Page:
Here we are again, another field day event. Come on out and enjoy the festivities and fellowship as we setup again at Bonita Lakes.
Congrats to Ted for becoming ve certified, let's get together and do some classes and testing.
MARC FIELD DAY 2017
When: Saturday, June 24th and Sunday, June 25th
Bonita Lakes Pavilion #2
Field Day is ham radio's open house. Every June, more than 40,000 hams throughout North America set up temporary transmitting stations in public places to demonstrate ham radio's science, skill and service to our communities and our nation. It combines public service, emergency preparedness, community outreach, and technical skills all in a single event. Field Day has been an annual event since 1933 and remains the most popular event in ham radio.
Hams will set up and operate field radio stations to contact other hams throughout the US and Canada over a 24 hour period. If you are a newly licensed operator, be sure to make this event. You will see and have an opportunity to communicate on different modes of operation.
Licensed Amateur Radio Operators in Lauderdale and surrounding counties or anyone wanting to learn more about this exciting and important means of emergency communication are invited. MARC Field day setup will begin on Saturday morning, June 24th at Bonita Lakes Park, Pavilion #2 (Coots Crossing).
Bring the family for fun and fellowship. This year we invite you to bring your own food and drinks. See map below for Field Day location.
ARE YOU READY?
The Atlantic hurricane season is June to November, with the peak season from mid-August to late October. On average there are 6 hurricanes, three which are categorized as “major,” each year. History provides important examples of the potentially dangerous impact hurricanes can have and the need to be prepared.
Read more here: Hurricane Safety - Eyeing the Storm
Growing the Ranks vs. Growing the Enjoyment
By Dan Romanchik, KB6NU
Because I teach amateur radio classes and publish a series of popular amateur radio license study guides (www.kb6nu.com/study-guides/), I often get kudos for "growing the ranks." In fact, Gordon West, WB6NOA, told me this just last week, when he stopped by the booth I was in at the Dayton Hamvention. I’m paraphrasing a little, but after telling me that he’s heard good things about my study guides, he said something like, “You’re doing good work in helping get more people into ham radio.”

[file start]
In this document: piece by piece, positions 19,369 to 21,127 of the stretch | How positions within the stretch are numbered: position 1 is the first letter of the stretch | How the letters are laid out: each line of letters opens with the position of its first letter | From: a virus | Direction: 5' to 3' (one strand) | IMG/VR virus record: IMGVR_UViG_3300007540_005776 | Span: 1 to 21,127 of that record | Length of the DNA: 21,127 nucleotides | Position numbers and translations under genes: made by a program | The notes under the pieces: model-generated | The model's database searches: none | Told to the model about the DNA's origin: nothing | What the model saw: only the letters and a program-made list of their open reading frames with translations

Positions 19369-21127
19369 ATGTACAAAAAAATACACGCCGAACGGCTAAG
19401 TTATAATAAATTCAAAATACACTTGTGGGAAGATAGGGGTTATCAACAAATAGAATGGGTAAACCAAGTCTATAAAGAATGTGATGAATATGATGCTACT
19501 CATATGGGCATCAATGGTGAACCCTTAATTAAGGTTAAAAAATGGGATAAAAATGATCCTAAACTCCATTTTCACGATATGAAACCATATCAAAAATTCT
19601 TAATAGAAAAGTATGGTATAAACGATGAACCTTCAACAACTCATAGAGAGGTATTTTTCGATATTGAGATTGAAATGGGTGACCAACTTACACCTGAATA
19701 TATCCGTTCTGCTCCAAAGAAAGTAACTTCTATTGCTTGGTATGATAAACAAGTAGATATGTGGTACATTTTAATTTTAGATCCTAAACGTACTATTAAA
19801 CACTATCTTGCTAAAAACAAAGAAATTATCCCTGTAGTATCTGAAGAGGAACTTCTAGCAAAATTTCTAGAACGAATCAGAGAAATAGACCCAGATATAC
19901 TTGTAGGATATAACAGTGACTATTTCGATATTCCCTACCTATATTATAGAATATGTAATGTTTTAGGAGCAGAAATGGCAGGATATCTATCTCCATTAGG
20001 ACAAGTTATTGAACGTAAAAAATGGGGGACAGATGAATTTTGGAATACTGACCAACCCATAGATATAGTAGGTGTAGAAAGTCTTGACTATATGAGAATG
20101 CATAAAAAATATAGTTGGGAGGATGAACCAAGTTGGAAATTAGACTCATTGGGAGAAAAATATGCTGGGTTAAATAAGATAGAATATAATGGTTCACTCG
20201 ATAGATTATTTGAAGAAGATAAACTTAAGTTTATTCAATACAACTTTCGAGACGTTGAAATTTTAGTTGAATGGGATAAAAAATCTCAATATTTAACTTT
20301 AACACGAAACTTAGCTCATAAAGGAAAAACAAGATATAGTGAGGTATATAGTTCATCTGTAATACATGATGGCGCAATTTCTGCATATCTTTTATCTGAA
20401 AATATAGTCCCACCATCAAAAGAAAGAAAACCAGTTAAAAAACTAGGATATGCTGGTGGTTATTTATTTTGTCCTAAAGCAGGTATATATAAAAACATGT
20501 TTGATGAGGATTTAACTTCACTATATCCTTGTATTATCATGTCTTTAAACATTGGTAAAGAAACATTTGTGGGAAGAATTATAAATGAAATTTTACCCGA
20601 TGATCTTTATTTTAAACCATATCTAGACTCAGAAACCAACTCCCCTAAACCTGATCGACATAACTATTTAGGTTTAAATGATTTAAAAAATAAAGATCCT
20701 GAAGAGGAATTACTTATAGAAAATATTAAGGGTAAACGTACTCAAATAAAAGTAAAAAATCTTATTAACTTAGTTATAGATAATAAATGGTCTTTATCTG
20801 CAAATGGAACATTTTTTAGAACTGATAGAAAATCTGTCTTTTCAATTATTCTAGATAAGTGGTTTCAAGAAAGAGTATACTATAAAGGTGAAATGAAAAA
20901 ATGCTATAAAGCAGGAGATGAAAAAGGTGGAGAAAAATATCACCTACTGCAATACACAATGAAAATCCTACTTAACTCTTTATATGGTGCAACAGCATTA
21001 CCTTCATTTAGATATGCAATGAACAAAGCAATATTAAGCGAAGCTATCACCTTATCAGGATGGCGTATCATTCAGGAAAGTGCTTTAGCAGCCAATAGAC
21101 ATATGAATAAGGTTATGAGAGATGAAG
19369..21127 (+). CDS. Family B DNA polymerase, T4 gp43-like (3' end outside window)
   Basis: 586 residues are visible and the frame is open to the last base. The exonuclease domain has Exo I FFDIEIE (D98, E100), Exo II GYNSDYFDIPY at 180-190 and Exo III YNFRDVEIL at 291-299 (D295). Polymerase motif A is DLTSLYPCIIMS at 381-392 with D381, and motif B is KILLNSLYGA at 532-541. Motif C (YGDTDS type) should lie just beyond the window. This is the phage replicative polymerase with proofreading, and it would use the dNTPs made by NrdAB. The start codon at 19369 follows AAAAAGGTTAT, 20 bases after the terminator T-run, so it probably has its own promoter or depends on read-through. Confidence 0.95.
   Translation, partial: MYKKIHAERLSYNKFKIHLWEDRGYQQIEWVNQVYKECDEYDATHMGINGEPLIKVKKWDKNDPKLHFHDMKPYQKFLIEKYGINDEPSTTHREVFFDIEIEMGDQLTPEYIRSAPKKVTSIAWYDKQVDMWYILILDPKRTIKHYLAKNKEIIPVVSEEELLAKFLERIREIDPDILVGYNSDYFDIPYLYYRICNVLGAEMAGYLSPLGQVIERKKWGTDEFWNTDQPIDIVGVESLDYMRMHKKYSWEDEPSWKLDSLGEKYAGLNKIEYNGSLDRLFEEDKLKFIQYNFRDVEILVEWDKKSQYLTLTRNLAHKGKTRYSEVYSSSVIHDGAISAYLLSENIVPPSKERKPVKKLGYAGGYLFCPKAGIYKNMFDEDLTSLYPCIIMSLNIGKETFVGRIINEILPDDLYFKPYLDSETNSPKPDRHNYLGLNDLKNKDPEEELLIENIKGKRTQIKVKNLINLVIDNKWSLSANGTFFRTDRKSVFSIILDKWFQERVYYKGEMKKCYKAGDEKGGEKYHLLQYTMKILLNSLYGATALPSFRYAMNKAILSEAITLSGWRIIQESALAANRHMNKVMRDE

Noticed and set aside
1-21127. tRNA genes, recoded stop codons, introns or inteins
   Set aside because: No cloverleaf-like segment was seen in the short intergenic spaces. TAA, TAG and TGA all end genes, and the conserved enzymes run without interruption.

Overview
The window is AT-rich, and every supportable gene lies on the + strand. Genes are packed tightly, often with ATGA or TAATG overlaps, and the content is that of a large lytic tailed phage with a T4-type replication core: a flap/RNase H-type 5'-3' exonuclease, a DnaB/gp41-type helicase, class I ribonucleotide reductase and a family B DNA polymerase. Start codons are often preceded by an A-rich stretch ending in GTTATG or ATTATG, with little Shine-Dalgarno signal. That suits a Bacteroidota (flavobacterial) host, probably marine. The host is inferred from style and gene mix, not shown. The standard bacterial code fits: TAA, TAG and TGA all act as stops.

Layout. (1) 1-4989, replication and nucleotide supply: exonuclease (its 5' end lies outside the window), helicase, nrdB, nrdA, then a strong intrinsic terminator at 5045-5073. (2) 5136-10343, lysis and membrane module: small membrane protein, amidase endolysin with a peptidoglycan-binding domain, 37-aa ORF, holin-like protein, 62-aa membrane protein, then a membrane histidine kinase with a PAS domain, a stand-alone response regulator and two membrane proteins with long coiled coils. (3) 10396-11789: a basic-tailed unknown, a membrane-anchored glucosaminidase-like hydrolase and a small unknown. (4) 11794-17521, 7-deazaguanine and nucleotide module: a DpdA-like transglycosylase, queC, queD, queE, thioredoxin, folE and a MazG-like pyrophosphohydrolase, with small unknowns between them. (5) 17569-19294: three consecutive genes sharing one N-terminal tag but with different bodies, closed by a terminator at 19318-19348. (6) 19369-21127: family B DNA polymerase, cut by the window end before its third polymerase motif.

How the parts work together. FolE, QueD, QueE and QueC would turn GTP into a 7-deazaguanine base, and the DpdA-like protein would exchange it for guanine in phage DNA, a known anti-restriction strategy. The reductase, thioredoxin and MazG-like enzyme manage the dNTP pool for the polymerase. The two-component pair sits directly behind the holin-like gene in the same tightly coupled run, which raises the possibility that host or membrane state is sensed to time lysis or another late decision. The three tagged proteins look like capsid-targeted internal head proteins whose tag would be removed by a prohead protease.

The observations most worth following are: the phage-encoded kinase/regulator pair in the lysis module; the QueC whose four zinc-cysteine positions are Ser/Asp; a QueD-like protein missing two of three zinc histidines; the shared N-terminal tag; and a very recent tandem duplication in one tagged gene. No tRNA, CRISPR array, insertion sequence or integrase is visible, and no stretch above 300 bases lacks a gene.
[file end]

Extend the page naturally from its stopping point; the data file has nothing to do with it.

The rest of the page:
People say that as if this is—or should be—the ultimate goal of teaching a license class. While this may be one of the goals, if that’s your primary goal, I think that you’re barking up the wrong tree.
In a way, creating more hams is selfish. If there are more licensed amateur radio operators, they say, then amateur radio will have more political clout with the FCC and with Congress, making it easier to pass legislation like the Amateur Radio Parity Act. While this may certainly help the new ham down the line, its main thrust is to reduce restrictions on those who are currently hams.
My goal in teaching amateur radio classes isn’t to create more hams. Instead, my goal is to help more people have fun with ham radio. The first step in helping people have fun with ham radio is, of course, helping them get their license. I do that by publishing my study guides and teaching ham classes.
The next step, and I’m only really getting started on this right now, is to help people learn what they need to know to become better ham radio operators. That’s why I got a little excited when I saw the article, “Making a Good hobby Better Through Post-Licensing Enrichment” by Tim Busch, N0CKR in the latest issue of Radio Waves, the ARRL’s email newsletter for amateur radio instructors.
In the article, Tim describes several activities that his club encourages, including a “new ham net” and the Field Day GOTA station, but he also details a program of “mini classes” that will teach specific skills related to ham radio. These include:
- Programming Radios and Getting on the Air
- Soldering 101
- Multimeter 101
- Build and Use a Roll-Up J-Pole Antenna
- Build and Use a Satellite Antenna
- Operating Digital Modes: IRLP, AllStar, D-Star, EchoLink, etc.
- Remote Operation
- Software-Defined Radios
- Transitioning from VHF/UHF to HF Operating
- Chasing Awards
- Learn CW
Tim writes, “Each class is intended to be no more than two hours at a sitting, so they can be held before a monthly club meeting. The variety of subject matter allows many club members to get involved in leading a topic. Materials kits are prepared in advance, so students walk away with practical items they can use at home.”
I think this is a great set of classes, and I plan to try some of these in the fall. A couple of other topics that occur to me are:
- Power Supplies 101
- Mobile Operation 101
- ARRL 101
- RFI/TVI 101
Helping new hams—and old hams—have more fun with amateur radio is a lot more satisfying to me than just “growing the ranks.” It would be nice to say that we have a million licensed radio amateurs in the U.S., but I think it would be a lot more valuable to the hobby to say that a larger percentage of licensed hams were active and enjoying ham radio. I know that, for me, increasing the number of active, engaged hams would be more personally satisfying than simply creating a lot of new licensees.
When he's not working on helping new hams, Dan operates CW on the HF bands and blogs about amateur radio at KB6NU.Com. If you have a good idea for a new ham “mini class,” e-mail him at firstname.lastname@example.org.
Quote of the Day
Great hopes make great men.
- -- Thomas Fuller